A surprising Serenade it certainly was.

 

first and third photos by Ty Parmenter.
second and fourth photos by Dylan Giles for Festival Ballet Providence.
fifth and sixth photos by Alex Lantz.
Serenade
Choreography by George Balanchine
© The George Balanchine Trust

twenty-seven

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Today, I am 27. Wow.

I am a nester. I am a small talk-avoider. I am a devotional walker, an emo-music rediscoverer, a reborn journal keeper. I am someone who hangs gauzy curtains to softly filter morning light. I am a woman who overthinks, has trouble escaping her own mind, who vows to practice the delicate art of unwinding. I am someone who is soon closing a major chapter- organized education- but remains hungry to learn. I am a woman who strives to empower herself and her fellow ballerinas simply by believing in her own sparkle. Easier said than done, yes.

I am an author, a homeowner, a soon-to-be wife. I am a friend, a partner, a colleague. I am endlessly nostalgic (did I search through every February 11th post I’ve written here since 2011 this morning? why yes, I did). I am a modern romantic, I crave renaissance, reverence for the old and bold creation. With surrendered bones I ride the ebb and flow of the process, letting inspiration die to be reborn in some strange surprising spark. I am growing, I am changing, I am learning to really love my own company.

I am beautiful, I am strong, I am talented, I am powerful, I am me. 

I am repeating affirmations, I am seeking adventures, and I am never slowing down.

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The life of a twenty-first century ballerina often means jumping from one persona to the next, out of pointe shoes and into socks, tattered technique shoes, bare feet and bruises. For three hours we are bunheaded and floating, while the next three have us rolling through the floor, hair and hips flying loose and low.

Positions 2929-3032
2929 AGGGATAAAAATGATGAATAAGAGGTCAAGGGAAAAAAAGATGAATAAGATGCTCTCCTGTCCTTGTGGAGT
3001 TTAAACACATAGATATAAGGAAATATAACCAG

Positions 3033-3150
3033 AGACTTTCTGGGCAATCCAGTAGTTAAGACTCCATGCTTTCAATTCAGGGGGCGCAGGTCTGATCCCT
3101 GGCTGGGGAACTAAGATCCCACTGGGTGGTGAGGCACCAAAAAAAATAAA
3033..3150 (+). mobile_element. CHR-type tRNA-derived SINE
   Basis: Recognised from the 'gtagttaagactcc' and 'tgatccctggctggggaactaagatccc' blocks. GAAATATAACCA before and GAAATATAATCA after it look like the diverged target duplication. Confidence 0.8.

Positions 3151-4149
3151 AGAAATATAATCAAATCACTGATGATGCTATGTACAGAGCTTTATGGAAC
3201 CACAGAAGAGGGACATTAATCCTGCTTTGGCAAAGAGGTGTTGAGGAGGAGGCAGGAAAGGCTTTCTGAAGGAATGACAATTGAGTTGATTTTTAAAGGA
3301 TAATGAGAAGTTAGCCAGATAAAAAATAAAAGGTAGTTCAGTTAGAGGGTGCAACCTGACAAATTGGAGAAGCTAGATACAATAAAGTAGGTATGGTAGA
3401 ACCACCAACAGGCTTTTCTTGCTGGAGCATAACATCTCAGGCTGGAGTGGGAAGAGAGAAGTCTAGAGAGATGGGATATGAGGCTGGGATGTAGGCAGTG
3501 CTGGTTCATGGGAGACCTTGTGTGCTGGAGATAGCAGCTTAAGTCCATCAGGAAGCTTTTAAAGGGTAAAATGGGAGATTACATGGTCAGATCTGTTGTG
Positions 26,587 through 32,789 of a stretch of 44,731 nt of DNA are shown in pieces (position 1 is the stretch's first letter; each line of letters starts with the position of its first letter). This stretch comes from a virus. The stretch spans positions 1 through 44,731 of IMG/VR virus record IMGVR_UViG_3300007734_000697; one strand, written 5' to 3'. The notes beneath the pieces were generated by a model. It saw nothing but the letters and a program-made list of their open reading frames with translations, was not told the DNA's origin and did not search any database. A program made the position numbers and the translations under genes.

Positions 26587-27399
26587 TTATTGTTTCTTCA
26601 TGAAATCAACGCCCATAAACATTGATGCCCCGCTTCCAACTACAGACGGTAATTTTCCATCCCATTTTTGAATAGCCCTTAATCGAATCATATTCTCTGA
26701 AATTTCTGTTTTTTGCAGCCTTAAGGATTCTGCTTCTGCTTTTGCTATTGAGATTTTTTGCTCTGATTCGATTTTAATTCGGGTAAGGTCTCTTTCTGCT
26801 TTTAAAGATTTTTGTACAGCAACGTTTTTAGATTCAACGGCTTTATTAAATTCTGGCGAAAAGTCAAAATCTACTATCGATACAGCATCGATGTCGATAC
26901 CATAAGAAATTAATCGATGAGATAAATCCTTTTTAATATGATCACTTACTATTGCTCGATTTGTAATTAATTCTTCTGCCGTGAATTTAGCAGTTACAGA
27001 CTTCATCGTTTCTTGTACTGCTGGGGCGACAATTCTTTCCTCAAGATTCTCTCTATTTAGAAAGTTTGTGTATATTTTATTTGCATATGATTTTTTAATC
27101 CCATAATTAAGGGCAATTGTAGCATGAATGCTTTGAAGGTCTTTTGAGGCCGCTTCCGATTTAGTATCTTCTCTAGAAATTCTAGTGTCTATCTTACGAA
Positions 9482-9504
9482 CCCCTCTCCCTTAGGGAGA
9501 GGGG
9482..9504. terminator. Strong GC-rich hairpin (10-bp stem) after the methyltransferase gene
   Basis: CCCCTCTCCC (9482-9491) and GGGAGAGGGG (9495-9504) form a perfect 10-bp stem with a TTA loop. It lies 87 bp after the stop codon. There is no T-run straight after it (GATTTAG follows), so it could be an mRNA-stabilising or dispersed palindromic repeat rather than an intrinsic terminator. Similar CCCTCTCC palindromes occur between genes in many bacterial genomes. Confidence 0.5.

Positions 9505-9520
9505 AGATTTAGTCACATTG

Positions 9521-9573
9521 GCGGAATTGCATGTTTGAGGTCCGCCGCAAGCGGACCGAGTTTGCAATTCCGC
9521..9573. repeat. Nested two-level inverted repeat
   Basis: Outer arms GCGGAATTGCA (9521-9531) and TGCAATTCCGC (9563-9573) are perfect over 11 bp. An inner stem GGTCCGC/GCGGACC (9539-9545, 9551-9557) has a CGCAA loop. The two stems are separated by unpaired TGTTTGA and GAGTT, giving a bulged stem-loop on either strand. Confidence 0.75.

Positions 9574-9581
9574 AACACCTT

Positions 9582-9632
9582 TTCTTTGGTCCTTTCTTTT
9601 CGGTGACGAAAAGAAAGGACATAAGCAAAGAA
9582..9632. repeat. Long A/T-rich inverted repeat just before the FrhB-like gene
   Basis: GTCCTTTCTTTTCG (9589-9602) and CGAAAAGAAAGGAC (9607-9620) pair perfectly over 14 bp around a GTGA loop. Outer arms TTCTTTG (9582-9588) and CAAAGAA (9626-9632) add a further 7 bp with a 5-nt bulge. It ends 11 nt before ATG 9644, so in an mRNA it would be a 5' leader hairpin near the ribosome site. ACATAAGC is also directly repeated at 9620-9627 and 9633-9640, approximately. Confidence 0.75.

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Of course, this can wreak havoc on the structure of the ever-important feet and ankles, dramatic shifts in positioning and pressure causing all kinds of inflammation, irritation, and injury. Our February program jumps from balletic Serenade to apocalyptic Smoke & Mirrors and creature-like Coma, and all I can say is THANK YOU, SHOCKS.

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With compression in the arch and ankle, the Performance Shocks from Apolla are saving my feet. They hug just the right areas to provide support and protection, while still allowing the toes to shape and the heel to ground into the floor.

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Before a long day in pointe shoes, (my feet and) I love taking barre in my Apolla’s. They give me the perfect lift without being restricting or bulky. Ah, can a person truly love a pair of socks, you ask? I’ve rambled on and on about all of their many benefits, but for now let’s check out some close up glam shots and find out how well they really perform…

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Oooooh, aaahhhhh. Who knew a pair of socks could make me feel some kinda way? If you’re looking for a date this Valentine’s Day, might I recommend a fresh pair of Performance Shocks? Just kidding…kind of.